and will print out certain pages of your Web site to read offline.
Therefore, it is important that each page has basic information about
your organization on it, just as you would want any printed material to
have basic info about your organization on it (complete name of
organization, postal address, etc.).
- Avoid using large or gratuitous graphics that don't add to the
content of the page, or take a long time to download.
- Keep graphics to a minimum, and use them wisely. Graphics should
enhance the information on the site, not be just for "show."
- The World Wide Web shouldn't be the World Wide Wait. Your web pages
should load quickly for everyone, not just those with broadband.
- Many people turn the graphics function off while browsing a web site.
If you have an image map, offer a text version of the menu on the page
so such users can get to the information they want on your Web site.
- A professional designer may develop your site, but someone in-house
or a volunteer should be able to make regular changes to the site
without needing assistance of the designer. The designer should create
pages that allow these changes to happen easily.
- Make sure the name of your organization appears in the TEXT of your
web site, not just within a graphics file - and on many pages, not just
the "about us" page. This greatly increases the possibility of your site
being found when someone types your organization's name into a search
- Make sure the keywords and phrases you want people to use to find
your web site via a search engine appear often in the TEXT of your web
site, not just within a graphics file. Again, this greatly increases the
possibility of your site being found when someone types your
organization's name into a search engine.
- Much of the advice just offered makes your web site accessible for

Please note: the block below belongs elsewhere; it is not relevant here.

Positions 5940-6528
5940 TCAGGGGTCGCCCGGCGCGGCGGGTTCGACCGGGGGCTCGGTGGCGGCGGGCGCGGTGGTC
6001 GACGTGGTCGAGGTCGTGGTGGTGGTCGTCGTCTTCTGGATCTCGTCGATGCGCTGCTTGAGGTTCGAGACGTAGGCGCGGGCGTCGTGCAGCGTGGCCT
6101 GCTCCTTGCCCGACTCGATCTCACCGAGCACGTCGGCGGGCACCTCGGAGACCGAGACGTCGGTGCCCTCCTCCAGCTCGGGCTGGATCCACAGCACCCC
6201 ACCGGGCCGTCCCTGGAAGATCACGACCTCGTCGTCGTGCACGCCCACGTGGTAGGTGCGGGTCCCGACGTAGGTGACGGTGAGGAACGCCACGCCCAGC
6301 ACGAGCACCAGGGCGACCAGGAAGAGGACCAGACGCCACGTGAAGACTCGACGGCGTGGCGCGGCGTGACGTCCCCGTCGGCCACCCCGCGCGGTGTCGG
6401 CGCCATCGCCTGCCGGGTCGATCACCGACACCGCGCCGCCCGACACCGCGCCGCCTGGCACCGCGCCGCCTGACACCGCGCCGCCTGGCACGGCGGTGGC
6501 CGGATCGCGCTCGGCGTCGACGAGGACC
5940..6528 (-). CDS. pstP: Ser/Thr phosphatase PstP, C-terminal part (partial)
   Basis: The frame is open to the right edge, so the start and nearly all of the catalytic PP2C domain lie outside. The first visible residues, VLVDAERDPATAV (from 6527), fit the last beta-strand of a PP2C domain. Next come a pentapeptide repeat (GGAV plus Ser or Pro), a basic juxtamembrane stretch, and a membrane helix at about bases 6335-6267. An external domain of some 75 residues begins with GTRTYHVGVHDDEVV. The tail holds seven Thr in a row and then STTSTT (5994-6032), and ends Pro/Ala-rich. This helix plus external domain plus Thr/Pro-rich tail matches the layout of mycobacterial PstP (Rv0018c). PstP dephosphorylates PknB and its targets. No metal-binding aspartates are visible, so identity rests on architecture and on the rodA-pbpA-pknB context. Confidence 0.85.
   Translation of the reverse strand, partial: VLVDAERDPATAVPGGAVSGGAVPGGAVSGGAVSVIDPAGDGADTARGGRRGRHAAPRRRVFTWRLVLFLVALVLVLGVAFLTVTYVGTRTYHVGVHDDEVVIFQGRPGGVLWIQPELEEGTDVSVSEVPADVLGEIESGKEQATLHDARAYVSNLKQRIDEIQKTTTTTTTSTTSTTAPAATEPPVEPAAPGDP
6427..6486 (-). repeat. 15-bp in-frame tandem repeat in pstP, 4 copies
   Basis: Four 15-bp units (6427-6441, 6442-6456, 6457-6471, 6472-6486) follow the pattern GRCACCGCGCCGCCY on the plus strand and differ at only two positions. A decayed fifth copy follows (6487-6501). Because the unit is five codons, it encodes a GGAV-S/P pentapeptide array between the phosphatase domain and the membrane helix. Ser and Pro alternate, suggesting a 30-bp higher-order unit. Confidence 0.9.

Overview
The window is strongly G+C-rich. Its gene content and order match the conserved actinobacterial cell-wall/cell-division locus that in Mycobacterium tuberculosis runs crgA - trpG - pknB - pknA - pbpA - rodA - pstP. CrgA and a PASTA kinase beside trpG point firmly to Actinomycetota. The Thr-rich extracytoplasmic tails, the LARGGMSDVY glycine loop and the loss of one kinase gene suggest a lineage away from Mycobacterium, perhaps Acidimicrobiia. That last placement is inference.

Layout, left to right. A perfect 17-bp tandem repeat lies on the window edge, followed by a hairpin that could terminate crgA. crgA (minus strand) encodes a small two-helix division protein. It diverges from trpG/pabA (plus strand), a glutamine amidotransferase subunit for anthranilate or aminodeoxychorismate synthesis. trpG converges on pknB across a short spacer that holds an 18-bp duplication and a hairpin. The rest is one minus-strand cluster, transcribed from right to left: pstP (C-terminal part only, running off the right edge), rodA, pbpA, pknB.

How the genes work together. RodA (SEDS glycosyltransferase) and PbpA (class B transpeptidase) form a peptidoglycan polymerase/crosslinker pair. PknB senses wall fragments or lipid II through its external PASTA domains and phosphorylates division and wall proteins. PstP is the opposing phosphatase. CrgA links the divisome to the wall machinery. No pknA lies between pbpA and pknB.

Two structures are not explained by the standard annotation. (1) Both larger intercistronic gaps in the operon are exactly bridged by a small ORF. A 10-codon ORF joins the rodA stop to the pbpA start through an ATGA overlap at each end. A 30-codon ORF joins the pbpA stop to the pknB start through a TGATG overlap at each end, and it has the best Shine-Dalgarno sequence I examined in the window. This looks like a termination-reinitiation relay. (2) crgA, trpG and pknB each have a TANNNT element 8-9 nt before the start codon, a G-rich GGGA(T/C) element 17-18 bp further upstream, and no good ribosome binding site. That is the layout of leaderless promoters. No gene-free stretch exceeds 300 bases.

people with disabilities and/or that are using assistive
Also see Web
Design Guidelines for Low Bandwidth. This resource is from Aptivate,
an NGO providing IT services for international development.
And check out Codecademy, which
offers FREE HTML and CSS lessons that are simple to follow and highly
useful for anyone looking to slightly edit or personalize an existing web
site. Completely new to code? Lesson 1 will teach you all of the basics,
complete with an HTML glossary and "hints" for those who get stuck. HTML
Cheatsheet and HTML Dog are
also helpful reference sites.
For more tips on web site design for mission-based organizations, visit TechSoup.
Also: old versions of your web site will be available at The
Internet Wayback Machine / archive.org. You will be able to
achieve at least one iteration of your web site from each year that it's
been available on this resource. This is very helpful in retrieving
information someone deletes off of the web site and didn't back up. It
also helps you create a record of your organization's history. Do NOT
let any web designer put coding into your pages so that they will NOT be
archived by this resource!
Coyote Communications' Web Site Resources